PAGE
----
Regulators and other policymakers should identify the criteria for socially desirable SUAs. No single initiative comes out favorably in meeting all criteria, but some of them satisfy certain criteria while satisfying others less well. Six primary criteria indicate socially desirable SUAs:

  • the recipients of an SUA should receive maximum benefits relative to the dollars funded by utility customers;
  • consumer education should make eligible households aware of available assistance and how to reduce their energy bills;
  • an SUA should avoid large efficiency losses or cross-subsidization;
  • an SUA should have reasonable administrative costs;
  • funding should have a tolerable financial effect on individual subsidizing customers; and
  • an SUA should lower collection costs, service disconnections, arrearages, and debt write-offs.

The principle of “spreading the burden” across many utility customers reduces the financial cost on individual utility customers. But questions arise as to which utility customers should fund the subsidies and at what point does the “subsidy” cost becomes excessive. A well-intentioned objective that attempts to reduce low-income households’ energy burden to the level of other households could lead to an excessive increase in general rates that violates equity and other regulatory goals.

Rate relief to low-income households could also benefit all customers if in its absence the utility would have disconnected low-income households, or those customers would have accumulated large debt or costs associated with service reconnection.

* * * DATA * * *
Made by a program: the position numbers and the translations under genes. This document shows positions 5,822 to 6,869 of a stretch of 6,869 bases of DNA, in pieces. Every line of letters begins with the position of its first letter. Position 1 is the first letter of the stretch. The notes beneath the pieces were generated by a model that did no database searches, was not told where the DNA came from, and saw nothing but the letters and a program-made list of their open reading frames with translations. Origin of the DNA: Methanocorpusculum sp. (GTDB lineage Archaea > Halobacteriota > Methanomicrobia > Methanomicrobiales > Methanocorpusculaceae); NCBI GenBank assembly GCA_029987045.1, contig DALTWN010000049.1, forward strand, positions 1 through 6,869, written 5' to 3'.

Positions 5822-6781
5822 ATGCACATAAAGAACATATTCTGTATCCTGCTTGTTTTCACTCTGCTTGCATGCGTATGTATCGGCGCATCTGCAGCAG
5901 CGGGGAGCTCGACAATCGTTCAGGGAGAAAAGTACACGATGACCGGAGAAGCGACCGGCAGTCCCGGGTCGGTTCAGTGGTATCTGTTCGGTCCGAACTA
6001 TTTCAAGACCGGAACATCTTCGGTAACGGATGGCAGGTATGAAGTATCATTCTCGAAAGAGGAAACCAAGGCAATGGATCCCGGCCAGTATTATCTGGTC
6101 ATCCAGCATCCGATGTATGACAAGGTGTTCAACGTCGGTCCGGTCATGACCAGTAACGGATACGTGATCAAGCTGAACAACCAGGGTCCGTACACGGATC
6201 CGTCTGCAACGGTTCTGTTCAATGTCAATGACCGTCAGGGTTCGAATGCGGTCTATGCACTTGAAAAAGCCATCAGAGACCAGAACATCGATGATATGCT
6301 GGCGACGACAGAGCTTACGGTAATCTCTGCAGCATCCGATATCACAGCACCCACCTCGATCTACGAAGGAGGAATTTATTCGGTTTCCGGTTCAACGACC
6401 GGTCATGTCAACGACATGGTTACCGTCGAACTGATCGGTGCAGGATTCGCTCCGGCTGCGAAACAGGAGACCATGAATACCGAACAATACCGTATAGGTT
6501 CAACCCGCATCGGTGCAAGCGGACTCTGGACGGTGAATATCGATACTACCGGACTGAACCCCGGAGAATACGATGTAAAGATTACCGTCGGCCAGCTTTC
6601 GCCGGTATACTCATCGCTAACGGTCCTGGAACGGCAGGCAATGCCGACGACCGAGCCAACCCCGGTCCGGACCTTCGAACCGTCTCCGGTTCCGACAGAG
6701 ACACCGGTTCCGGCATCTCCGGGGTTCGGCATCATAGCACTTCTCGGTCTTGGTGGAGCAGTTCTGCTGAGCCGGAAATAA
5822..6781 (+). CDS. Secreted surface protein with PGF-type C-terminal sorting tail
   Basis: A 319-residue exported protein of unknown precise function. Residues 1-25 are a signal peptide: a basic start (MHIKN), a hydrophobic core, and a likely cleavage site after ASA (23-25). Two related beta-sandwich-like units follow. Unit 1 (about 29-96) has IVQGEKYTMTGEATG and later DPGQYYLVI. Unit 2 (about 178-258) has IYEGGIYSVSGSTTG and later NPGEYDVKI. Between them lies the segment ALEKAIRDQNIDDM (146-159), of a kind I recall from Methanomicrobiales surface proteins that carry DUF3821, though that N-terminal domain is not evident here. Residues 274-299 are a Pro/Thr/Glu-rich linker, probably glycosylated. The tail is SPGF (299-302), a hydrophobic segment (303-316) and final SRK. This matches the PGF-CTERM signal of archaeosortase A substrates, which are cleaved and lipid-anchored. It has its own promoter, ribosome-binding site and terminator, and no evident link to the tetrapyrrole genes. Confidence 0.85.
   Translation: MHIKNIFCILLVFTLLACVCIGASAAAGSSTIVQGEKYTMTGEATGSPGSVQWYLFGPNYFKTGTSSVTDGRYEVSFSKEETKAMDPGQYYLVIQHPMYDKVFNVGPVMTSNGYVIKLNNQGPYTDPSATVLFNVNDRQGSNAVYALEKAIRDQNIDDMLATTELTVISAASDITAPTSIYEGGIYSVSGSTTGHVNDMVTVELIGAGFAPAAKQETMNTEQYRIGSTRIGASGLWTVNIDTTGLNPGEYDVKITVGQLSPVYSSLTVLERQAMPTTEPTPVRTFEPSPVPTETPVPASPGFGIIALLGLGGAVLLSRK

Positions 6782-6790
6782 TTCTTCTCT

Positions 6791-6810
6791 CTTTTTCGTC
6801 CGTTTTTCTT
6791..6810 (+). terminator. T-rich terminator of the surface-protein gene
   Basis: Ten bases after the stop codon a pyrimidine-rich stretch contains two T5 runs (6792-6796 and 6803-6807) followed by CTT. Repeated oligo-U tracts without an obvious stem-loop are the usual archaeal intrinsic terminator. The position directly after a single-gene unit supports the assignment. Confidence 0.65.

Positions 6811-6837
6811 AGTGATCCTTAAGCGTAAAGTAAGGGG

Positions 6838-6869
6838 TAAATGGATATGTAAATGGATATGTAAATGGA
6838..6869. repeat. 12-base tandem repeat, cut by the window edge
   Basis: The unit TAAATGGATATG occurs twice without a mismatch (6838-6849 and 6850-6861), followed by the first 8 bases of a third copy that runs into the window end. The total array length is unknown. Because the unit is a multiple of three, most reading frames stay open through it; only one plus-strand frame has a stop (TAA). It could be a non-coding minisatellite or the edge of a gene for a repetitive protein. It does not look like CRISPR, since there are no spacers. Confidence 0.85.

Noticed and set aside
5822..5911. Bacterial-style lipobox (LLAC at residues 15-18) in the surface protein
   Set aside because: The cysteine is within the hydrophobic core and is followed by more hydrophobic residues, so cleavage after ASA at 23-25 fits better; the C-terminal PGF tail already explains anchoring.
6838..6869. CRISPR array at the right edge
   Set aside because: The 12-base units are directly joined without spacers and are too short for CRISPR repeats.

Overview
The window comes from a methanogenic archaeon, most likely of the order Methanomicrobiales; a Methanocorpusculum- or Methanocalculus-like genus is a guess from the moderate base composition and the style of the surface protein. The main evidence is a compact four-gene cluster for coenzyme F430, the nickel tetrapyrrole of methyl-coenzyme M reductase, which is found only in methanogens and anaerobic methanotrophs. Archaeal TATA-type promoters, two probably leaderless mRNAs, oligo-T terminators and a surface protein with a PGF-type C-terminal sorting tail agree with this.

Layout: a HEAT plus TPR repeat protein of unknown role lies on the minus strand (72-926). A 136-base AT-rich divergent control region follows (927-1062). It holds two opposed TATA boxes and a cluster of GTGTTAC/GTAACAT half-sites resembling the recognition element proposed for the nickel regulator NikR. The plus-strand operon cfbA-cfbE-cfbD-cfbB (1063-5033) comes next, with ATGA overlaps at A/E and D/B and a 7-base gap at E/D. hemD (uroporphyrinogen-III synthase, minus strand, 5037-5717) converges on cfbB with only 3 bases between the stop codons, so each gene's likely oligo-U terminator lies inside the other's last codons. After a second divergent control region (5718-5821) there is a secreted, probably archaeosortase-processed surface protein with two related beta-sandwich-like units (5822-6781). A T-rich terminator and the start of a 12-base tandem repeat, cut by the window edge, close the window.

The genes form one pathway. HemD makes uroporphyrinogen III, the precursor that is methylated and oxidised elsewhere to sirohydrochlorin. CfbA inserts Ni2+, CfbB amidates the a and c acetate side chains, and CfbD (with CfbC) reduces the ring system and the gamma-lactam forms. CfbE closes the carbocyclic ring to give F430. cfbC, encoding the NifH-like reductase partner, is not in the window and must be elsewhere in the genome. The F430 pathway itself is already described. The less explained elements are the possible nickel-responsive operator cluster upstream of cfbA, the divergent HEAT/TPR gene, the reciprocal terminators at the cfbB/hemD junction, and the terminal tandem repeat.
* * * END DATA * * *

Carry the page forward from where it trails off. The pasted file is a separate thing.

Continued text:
Some utilities consider an SUA a good business strategy when it increases their net revenues. Without subsidies, a utility is likely to receive only partial bill payments from some low-income households—and collecting unpaid amounts incur additional costs. If the unpaid amount becomes uncollectible, the utility would likely write off this amount as bad debt.

Alternatively, the utility might be able to avoid those costs by discounting customers’ bills. These cost reductions can more than offset the lost revenues from discounting and thereby increase the utility’s net revenues or reduce the burden on subsidizing customers.

Such outcomes probably explain why some utilities have initiated SUAs to help low-income households: Utilities might find it easier to garner regulatory favors, such as approval for recovery of revenue shortfalls, when they champion an SUA.

The most important message to take here is that an SUA should maximize the benefits to targeted households relative to the funding provided by other utility customers, and it should minimize adverse effects. In funding and executing an SUA, regulators should control for distortions in subsidy pricing and recipient behavior from moral hazard incentives that cause customers to not pay their utility bills on time or at all with little consequences.

Regulators should review current SUA initiatives to determine whether they operate most effectively and with minimal adverse effects on other regulatory goals. This balance is rarely achieved and prevents an SUA from being as effective as it can be. Regulators can do better.

Kenneth W. Costello

Regulatory Economist
Kenneth W. Costello is a regulatory economist and independent consultant.